And be wary of confusing the stations; don’t head for Munchen Hbf if your ticket is for a train leaving from Munchen Ost etc.
in particular ticket agents will see that journeys from Munchen Ost and Munchen-Passing stations are faster, so can assume that travellers would rather board at those stations.
To The City Centre from Munchen Ost:
If you’re heading to the city centre and your train calls at Munchen Ost station - make a transfer to the S-Bahn trains at that station.
You’ll be at Marienplatz (in the heart of the city) around 10-15 mins faster compared to remaining on the train and making the transfer at Munchen hbf.
In common with other major German cities the subway/metro system in Munich/Munchen is named the U-Bahn.
However, the train service between Munchen Hbf and the heart of the city is provided by S-Bahn trains, on which rail passes are valid.
These are local/commuter trains and in Munich/Munchen they use a tunnel to cross the city centre.
There are frequent trains (to a variety of final destinations), you shouldn't have to wait more than 5 minutes for a train on from Munchen Hbf.
The S-Bahn platforms are at a lower level in Munchen Hbf, the main entrance to this part of the station is on the main concourse, opposite platform (track) 26, follow the green 'S' signs.
When facing away from the trains, this main access to the S-Bahn is on the left hand side of the main concourse.
At the other end of this tunnel is Munchen Ost station.
So if you will be heading to/from the city centre, and your long distance train is calling at Munchen Ost - the quickest and easiest end-2-end journey will be to change trains at Munchen Ost and NOT Munchen Hbf.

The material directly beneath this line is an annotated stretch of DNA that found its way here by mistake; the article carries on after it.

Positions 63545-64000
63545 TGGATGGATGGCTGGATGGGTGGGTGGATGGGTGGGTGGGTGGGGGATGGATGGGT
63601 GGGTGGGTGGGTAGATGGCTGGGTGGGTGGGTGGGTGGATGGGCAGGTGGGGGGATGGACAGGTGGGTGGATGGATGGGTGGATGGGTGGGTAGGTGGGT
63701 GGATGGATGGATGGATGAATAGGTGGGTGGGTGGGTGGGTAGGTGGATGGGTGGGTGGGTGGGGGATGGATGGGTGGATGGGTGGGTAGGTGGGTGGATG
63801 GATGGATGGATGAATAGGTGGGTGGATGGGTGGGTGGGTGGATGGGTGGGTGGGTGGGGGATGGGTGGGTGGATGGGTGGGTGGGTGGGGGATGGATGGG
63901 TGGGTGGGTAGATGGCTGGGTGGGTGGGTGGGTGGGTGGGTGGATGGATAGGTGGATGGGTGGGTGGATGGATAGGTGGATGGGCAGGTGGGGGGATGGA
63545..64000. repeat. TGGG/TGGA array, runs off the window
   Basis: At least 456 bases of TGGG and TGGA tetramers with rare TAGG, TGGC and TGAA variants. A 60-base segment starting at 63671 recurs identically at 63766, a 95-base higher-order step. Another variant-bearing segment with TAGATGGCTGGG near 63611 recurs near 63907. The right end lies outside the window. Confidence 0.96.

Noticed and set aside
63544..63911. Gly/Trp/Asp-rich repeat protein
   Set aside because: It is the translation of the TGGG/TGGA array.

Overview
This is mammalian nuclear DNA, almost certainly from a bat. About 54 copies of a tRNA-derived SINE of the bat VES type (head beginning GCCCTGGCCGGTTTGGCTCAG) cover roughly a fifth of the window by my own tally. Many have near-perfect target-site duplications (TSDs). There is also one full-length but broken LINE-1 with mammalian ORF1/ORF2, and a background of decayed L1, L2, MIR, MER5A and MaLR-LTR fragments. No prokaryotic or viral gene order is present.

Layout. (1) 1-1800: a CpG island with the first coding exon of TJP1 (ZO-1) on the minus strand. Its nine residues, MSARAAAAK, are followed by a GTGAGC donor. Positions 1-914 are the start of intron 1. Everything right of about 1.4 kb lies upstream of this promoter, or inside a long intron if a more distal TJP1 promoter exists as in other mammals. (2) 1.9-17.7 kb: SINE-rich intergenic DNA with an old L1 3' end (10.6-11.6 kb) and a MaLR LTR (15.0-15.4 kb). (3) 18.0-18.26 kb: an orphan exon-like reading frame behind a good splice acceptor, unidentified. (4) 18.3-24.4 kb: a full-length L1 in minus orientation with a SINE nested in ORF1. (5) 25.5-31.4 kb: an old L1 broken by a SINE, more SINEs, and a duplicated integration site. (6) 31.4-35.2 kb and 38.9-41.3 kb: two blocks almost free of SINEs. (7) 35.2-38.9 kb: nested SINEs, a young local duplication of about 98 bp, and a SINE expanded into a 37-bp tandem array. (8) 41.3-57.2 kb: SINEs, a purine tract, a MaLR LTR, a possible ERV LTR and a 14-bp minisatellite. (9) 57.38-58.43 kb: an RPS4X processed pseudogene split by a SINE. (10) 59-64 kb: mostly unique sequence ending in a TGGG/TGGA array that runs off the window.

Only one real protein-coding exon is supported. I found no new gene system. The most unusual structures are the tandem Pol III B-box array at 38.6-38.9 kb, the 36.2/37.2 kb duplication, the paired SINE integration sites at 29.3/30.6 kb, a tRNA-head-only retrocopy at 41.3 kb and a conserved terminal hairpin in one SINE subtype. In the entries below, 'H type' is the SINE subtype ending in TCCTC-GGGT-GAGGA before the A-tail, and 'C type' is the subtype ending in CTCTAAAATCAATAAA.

How you can best access the U-Bahn (Metro) at Munchen Hbf depends on which line you will be taking, so it's best to have worked this out, before your train arrives at the station.
Though the Oktoberfest grounds are 15 min walk from Munich Hauptbahnfof, it’s not worth squeezing on to U-Bahn line U4 or U5 for the one stop ride to Theresienwiese starion.
Even when the Oktoberfest isn’t happening Munchen is one of Germany’s most fabulous cities, some may argue that this particularly applies when the Oktoberfest isn’t occurring.
However, a less obvious attraction of spending some holiday in Munchen/Munich is that it is second to none amongst German cities, as a base for exploring a swathe of other must-see destinations, on day trip trains by train.
Extend the journey time to within two hours and the list of fabulous destinations to visit also includes Berchtesgaden or Füssen (for easy bus connections to the fantasy castles of Neuschwanstein and Hohenschwangau) or Innsbruck or Regensburg.
Conveniently, the greatest concentration of hotels in Munchen/Munich is the area around the Hauptbanhof, particularly in the streets immediately to the south of Munchen Hbf station.
Hotels within a 5 min walk of Munchen Hbf
Hotel options with direct public transport links to/from Munchen Hbf
Munich/Munchen isn't just a convenient location for changing trains, it's also one of the most interesting cities in Germany, so it can be worth spending a night or two here.
Things To Do (Time Out)
51 Tips From Locals (LikeALocal)
10 Free Things to Do (Loney Planet)
Unusual Attractions (AtlasObscura)
50 Amazing Things To Do (Années De Pélerinage)
This is one of more than 300 station guides available on ShowMeTheJourney, which will make it easier to take the train journeys you want or need to make. As always, all images were captured on trips taken by ShowMeTheJourney.